Two years after a change in visa rules forced my departure, I return for a 24 hour look at China’s fourth city and my favourite so far. At the risk of sounding pompous, if it is possible to have a love affair with a city other than Paris and my own capital Cardiff, Shenzhen is a definite candidate for Asian mistress (no secret to those who may have tuned in previously).
This time I am based in the northern district of Minzhi near the behemoth north station, though you wouldn’t think so. Behind the familiar Chinese bustle of its main street, Minzhi’s milieu has more in common with Beverly Hills or Malibu! Its grandeur truly a sight for sore eyes fuelling my melancholy that Shenzhen was prized from my grasp by bureaucracy but dizzy with delight to be back, seeing and breathing an intoxicating new vista.
An electric buggy picks me up – a first in all my years of travelling – to whisk me to my accommodation. It’s barely big enough for me, let alone my bags. The speed bumps rock my soul but the breeze is a good aphrodisiac for tired traveler’s bones. As night is falling, I chose to leave everything, save eating, until morning.
While dining, I’m joined by an upbeat local who is learning English and he asks me common questions which have become water off the proverbial duck’s back and I can’t help but admire his eagerness to embrace the chance to speak in a tongue vastly different than his own. We trade social formalities and bid farewell as he departs for his classroom in the sky above where we ate.
My first port of call after an early morning dalliance with a dodgy shower was to catch up with ‘dinky’ – the metro station cleaner whom assaulted my heartstrings with her adorable cuteness. Too late. In two years’ people change, people move. The most I could ascertain is she developed a back problem, had to retire from cleaning duties and cooks somewhere nearby. In a city the size of Shenzhen this could mean any one of a million eateries, without knowing which one it was a mission I had to abort, saddened not to see my little friend again.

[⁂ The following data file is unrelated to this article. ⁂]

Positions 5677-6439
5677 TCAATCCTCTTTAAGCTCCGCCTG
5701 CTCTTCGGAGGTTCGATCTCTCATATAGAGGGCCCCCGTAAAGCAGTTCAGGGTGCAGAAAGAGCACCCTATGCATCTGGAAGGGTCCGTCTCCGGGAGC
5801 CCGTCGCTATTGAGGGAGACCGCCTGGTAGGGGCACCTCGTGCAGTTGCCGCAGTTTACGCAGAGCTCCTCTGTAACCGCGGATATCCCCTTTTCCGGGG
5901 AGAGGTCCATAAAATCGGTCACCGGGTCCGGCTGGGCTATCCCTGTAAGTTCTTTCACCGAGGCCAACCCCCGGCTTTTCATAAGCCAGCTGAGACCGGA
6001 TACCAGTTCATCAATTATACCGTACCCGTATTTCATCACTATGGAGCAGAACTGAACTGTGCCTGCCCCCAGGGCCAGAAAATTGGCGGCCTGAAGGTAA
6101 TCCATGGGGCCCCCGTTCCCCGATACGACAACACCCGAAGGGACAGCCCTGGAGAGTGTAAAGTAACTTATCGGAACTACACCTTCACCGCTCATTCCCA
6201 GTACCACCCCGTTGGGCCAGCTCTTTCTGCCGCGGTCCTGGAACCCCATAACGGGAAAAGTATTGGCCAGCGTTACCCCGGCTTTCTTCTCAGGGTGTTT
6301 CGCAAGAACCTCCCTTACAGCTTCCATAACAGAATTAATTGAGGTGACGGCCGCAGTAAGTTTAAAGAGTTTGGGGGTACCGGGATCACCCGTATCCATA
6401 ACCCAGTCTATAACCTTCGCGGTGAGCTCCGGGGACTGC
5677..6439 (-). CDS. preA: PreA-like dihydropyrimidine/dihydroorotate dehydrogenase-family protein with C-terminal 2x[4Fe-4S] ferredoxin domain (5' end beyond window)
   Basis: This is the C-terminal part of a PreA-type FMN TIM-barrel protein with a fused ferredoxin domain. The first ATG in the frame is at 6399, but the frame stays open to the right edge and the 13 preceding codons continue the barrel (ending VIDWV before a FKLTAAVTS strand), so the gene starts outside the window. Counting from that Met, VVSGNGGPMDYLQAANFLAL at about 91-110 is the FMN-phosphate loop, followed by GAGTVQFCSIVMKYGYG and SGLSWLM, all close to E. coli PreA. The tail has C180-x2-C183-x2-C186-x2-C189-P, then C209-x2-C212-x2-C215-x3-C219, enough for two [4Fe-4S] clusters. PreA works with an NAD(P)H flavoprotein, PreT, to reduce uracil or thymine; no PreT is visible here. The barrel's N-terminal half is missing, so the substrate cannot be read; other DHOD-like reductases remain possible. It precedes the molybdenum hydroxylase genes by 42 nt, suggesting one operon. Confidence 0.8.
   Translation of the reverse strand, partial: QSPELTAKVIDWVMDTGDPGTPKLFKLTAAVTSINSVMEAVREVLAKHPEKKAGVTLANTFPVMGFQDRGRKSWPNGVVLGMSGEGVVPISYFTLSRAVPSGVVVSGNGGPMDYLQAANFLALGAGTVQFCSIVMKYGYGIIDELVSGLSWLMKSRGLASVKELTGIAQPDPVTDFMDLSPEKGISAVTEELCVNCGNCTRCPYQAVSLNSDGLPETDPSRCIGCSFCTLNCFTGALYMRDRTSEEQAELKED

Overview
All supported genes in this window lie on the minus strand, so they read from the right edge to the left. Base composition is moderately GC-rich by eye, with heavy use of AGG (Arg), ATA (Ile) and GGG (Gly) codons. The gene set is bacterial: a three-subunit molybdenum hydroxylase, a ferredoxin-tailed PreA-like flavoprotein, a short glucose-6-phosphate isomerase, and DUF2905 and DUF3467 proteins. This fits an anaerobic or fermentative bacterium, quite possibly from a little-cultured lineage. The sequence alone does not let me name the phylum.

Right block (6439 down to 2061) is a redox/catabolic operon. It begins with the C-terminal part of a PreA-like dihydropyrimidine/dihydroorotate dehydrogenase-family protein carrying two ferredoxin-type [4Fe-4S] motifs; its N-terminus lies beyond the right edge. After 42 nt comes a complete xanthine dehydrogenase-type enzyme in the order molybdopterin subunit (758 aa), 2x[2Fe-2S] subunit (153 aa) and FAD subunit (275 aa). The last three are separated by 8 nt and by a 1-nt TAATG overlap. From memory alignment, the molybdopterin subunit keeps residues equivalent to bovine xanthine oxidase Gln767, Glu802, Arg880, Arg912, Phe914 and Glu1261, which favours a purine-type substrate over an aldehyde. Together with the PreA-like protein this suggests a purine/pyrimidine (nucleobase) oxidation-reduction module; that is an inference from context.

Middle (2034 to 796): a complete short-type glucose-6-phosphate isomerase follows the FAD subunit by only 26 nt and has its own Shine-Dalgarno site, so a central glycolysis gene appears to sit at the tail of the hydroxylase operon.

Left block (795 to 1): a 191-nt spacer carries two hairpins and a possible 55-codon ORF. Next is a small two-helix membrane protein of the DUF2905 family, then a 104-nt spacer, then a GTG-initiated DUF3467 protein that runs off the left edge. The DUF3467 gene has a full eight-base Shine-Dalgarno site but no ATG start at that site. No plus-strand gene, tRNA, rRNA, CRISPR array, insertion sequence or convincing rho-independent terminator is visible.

Next up.. The Loft arts complex where my love affair began a few winters earlier. Now it was summer and though thunder and showers were forecast, the blue sky and homely green trees greeted my exit from the metro with a searing heat! A few moments on foot and I was aching for a shower and Iced Latte at Starbucks but the real surprise, the first of many, was just what a transformation had taken place in my absence.
Nothing stands still and much like Cardiff, Shenzhen’s stellar metamorphous had birthed an array of new skyscrapers, on what was only a few years ago a small park with part of an aeroplane in it. Much as I like modernity, the park was a nice companion piece to the cultural vibe served up by The Loft and its abolition to history seemed pitiful. Does urbanity really require more apartments?
Back in the mainframe of things, The Photographers’ Gallery had also been vanquished in favour of more coffee and bars. The Loft was growing like its host city but at what cost? Its founding principle of alluring like minded culture vultures was slowly being eroded for coffee and I like coffee too within the context of its surroundings. With no time to take everything in, the ever sparkling metro lead me on to lunch at Houhai’s Coastal City.